• The Importance of Privacy

    There’s a reason we put blinds on windows and it isn’t so that we can murder our spouses. It’s so we can walk around naked, so that people cant see our credit card bills, our passwords or our bank accounts, cant steal our home equity, our identities, stalk our kids, and the list goes on. Or if you have nothing to hide and you don’t mind, would it perhaps come down to being concerned about the content of the character of the people doing the stalking? Are you sure you can trust them with your private life? Your entire world? Are you absolutely sure? After all it takes all sorts to make a world and not everybody has good intentions. Put it this way: if you have nothing to hide and don’t object to having your privacy violated (some feel it’s a violation and an invasion of personal cyberspace), then perhaps you wont mind me photographing you naked and showing all your flaws in all their glory to all your friends at work? 🙂

    Why Privacy Matters Even if You Have Nothing to Hide

    Incidentally the 4th amendment guarantees privacy. Privacy is a fundamental basis to development and innovation, and in the new creative global economy may be part of economic success or failure. If we don’t demand it we will stand a good chance of giving away our healthy economic future, because the future (what’s left of it), is all about innovation, and very little about industrialized operational efficiency. This is why outsourcing is so bad for Western Economies because quality goes out the window when the subcontractor’s aim is purely one of profit, not quality. And we out source the pursuit of cost cutting efficiencies, out future innovative edge goes out the window. The founding fathers knew what they were doing – how come we seem to keep forgetting?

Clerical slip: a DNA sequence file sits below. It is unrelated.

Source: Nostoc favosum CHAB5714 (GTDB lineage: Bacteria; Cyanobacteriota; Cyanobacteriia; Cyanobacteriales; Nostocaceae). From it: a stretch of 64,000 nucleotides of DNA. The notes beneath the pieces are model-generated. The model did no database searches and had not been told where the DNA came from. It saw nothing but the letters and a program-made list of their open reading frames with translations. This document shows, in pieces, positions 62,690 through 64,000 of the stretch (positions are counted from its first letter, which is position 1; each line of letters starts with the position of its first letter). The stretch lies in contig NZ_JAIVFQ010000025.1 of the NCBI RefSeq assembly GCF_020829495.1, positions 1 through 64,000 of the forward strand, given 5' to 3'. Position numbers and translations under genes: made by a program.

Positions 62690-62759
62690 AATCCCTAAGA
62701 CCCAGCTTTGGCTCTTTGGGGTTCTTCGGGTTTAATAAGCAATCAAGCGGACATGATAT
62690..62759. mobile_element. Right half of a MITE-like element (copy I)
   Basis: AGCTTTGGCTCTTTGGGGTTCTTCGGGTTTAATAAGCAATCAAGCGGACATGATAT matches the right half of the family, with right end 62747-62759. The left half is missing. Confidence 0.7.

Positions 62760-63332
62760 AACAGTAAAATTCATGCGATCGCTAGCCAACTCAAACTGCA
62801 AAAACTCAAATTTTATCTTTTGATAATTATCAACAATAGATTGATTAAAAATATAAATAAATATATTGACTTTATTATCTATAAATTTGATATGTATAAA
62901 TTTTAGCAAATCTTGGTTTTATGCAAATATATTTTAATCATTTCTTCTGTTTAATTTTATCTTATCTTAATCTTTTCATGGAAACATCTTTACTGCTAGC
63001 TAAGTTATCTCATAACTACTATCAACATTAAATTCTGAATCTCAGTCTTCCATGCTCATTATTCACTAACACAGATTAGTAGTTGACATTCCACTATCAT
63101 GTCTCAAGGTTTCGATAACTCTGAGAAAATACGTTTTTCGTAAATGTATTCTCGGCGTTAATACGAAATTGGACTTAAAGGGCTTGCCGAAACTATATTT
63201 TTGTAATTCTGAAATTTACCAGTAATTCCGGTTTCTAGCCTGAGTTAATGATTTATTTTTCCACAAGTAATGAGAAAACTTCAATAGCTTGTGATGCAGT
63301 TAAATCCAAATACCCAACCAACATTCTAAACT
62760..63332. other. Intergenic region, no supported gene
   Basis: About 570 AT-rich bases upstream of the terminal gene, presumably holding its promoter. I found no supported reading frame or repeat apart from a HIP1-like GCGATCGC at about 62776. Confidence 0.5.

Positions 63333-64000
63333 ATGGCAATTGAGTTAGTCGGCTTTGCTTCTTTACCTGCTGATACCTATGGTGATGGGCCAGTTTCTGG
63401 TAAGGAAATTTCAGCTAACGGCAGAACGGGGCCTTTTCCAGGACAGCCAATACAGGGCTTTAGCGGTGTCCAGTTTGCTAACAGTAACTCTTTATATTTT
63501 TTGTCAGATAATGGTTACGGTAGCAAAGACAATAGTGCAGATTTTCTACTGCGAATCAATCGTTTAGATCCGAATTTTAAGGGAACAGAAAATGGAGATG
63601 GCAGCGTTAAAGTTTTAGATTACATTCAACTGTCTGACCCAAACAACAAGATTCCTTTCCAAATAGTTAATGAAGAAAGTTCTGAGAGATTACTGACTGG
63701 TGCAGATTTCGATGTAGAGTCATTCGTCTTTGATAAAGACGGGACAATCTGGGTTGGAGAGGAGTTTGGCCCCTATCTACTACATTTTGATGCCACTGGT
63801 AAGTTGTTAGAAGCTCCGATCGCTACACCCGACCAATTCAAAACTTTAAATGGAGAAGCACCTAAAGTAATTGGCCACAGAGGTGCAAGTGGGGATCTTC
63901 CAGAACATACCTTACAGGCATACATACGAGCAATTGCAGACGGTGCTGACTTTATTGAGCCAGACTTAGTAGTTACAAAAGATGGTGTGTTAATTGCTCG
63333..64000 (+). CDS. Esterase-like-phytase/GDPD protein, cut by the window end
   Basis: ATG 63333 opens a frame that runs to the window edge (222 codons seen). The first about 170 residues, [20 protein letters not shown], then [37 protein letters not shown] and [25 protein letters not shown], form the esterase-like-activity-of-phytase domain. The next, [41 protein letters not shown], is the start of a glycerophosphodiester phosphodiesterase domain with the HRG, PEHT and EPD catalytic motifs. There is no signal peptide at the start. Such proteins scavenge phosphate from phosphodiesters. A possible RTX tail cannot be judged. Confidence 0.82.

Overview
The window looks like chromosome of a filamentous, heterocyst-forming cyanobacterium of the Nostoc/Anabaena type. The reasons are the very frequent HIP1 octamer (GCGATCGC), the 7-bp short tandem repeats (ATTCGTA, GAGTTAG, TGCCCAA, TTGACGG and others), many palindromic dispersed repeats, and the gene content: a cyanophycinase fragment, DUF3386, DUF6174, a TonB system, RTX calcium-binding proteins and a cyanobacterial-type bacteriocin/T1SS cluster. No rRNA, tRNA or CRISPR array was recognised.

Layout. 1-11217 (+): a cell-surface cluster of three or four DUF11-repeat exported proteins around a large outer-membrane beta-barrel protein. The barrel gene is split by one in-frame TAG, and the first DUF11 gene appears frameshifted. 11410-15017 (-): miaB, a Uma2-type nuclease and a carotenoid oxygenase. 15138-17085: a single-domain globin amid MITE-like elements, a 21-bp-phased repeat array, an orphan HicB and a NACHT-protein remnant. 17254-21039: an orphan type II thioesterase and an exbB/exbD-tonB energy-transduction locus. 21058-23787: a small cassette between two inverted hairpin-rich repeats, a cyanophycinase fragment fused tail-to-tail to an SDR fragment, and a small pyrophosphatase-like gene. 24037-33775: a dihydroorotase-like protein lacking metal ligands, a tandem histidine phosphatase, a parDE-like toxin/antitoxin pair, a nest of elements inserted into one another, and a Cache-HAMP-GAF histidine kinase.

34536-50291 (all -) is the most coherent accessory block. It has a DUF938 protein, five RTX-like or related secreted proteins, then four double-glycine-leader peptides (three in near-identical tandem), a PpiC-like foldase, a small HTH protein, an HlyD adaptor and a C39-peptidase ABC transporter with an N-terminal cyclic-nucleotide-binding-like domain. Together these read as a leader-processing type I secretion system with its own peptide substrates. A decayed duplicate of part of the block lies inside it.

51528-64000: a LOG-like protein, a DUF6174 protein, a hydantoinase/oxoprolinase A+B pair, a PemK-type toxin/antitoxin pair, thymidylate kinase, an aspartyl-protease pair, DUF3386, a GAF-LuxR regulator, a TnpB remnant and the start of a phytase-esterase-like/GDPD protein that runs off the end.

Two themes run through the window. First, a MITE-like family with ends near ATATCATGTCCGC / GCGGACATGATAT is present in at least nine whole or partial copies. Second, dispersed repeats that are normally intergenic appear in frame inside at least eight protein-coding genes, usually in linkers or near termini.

from HBR “…Privacy is shorthand for breathing room to engage in the process of … self-development. … since life and contexts are always changing, privacy cannot be reductively conceived as one specific type of thing. It is better understood as an important buffer that gives us space to develop an identity that is somewhat separate from the surveillance, judgment, and values of our society and culture. Privacy is crucial for helping us manage all of these pressures — pressures that shape the type of person we are — and for “creating spaces for play and the work of self-[development].” Cohen argues that this self-development allows us to discover what type of society we want and what we should do to get there, both factors that are key to living a fulfilled life.”